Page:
Staff Writer (Updated: 12/31/2015):
The Vautour was initially derived from half-scale research glider testing in powered and engine-less forms. From there, a full scale prototype was born with the designation of S.O. 4000 to which these were fitted with Hispano-Suiza turbojets (x2), license-production copies of the British Rolls-Royce Nene. With the arrival of the official designation, S.O. 4050, the Vautour was produced in three prototypes that included two 2-seat versions and a one single-seat version. the initial two-seat variant was designed as a night fighter while the second appeared as a single-seat ground-attack derivative. The final prototype was a two-seat dedicated bomber. All versions differed mainly from one another by their selection of powerplants. Engines were later standardized for production in the SNECMA Atar 101E 7,716 pound thrust engine regardless of dedicated role.
The three major variants became the Vautour II-A attack aircraft - fitted with 4 x 20mm cannons and bombs - the Vautour II-B - a dedicated bomber with a redesigned and glazed nose assembly for the bombardier - and the Vautour II-N nightfighter with the "N" in the designation indicating this specific role. The nightfighter variant was fitted with specialized interception radar in the nose and was of the two-seat design. In all, just some 70 aircraft of all three types were ever delivered despite the initial desire for the French government to field some 140 total Vautours.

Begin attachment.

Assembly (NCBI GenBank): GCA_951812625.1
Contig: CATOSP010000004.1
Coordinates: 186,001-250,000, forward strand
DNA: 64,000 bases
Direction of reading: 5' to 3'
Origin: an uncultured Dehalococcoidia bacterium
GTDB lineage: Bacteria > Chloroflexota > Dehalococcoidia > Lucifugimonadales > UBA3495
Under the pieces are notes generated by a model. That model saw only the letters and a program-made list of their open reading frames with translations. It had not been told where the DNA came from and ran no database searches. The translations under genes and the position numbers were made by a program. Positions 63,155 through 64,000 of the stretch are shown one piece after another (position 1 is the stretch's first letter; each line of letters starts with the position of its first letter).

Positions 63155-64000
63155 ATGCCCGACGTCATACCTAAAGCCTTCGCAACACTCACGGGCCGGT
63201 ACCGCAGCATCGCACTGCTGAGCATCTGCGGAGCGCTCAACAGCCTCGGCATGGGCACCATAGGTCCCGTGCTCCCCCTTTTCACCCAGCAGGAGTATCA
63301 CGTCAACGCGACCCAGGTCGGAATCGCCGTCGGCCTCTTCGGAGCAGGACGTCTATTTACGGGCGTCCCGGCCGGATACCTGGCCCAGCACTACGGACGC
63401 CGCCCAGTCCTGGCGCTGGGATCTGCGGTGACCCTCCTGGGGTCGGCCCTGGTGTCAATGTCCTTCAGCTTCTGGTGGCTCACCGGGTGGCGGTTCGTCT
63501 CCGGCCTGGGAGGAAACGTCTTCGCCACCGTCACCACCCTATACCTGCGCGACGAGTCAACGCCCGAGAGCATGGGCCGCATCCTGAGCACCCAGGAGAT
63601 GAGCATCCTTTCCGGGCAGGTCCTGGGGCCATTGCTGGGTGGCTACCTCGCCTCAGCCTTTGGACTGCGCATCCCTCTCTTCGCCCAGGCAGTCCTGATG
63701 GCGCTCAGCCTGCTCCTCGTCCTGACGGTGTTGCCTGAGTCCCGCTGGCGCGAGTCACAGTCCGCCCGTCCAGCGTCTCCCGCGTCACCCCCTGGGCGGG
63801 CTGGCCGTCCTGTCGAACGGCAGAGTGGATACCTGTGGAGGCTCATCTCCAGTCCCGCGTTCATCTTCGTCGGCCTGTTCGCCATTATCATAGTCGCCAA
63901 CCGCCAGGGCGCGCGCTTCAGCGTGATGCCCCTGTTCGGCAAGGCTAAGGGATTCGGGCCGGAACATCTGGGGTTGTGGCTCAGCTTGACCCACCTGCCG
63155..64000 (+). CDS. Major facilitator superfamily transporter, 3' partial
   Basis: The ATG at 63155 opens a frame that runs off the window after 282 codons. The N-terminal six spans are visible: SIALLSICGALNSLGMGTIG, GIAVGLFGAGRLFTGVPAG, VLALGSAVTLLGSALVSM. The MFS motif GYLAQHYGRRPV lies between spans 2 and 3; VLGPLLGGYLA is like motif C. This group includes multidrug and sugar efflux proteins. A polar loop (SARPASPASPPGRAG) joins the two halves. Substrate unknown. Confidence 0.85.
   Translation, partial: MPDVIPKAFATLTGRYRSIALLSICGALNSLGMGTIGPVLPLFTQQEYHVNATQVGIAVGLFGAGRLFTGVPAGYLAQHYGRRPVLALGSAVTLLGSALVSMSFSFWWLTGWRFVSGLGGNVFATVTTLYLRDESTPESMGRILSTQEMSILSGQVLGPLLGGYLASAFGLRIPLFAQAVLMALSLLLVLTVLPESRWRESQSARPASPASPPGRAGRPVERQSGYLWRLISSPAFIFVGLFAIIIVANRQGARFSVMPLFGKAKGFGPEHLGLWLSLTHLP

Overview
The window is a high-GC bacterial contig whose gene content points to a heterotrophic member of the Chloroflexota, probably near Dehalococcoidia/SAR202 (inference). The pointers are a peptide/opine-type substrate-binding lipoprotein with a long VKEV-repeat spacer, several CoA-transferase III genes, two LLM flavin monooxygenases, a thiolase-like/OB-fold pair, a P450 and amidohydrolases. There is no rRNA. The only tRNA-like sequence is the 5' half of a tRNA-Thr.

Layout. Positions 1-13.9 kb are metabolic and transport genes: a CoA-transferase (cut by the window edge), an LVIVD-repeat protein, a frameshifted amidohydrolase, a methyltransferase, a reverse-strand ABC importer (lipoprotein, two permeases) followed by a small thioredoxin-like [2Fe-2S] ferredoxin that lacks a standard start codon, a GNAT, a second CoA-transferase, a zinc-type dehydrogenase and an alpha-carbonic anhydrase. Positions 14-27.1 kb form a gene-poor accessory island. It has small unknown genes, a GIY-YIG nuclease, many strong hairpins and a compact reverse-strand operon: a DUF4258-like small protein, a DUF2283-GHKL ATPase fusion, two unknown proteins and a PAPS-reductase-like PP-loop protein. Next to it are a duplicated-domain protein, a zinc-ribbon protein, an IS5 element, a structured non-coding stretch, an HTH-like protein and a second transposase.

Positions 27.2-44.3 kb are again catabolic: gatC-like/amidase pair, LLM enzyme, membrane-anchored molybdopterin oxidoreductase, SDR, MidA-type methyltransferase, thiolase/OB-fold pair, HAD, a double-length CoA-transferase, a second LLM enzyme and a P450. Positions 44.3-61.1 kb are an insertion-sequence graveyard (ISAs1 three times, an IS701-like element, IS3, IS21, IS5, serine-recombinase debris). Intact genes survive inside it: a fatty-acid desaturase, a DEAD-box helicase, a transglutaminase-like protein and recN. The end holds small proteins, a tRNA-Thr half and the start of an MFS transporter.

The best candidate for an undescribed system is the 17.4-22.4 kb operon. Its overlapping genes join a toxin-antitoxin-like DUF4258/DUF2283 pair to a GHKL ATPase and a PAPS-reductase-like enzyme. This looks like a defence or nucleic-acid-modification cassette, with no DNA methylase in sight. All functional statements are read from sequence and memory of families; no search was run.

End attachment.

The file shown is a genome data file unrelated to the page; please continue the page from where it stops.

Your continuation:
Externally, the Vautour was a very standard aircraft design. The fuselage allowed for either the single or two-seat crew accommodation to be used depending on the production model. Engines were held outward of the fuselage under each wing and the crew sat high and forward on the stout airframe. A single vertical tail surface was held at rear with high-mounted elevators creating the distinct "T" tail assembly. Two hardpoints allowed for the carrying of air-to-air missiles or unguided rockets. Standard armament was a battery of 4 x 20mm cannons - two to a side in the nose.
Israel took delivery of at least 18 Vautours after testing their capabilities. These Vautours formed two squadrons and replaced aging British Mosquitos in attack and interception roles. The Vautour performed admirably well in Israeli hands in day or night roles. Their exposure to combat gradually diminished with the arrival of more capable French and American made aircraft.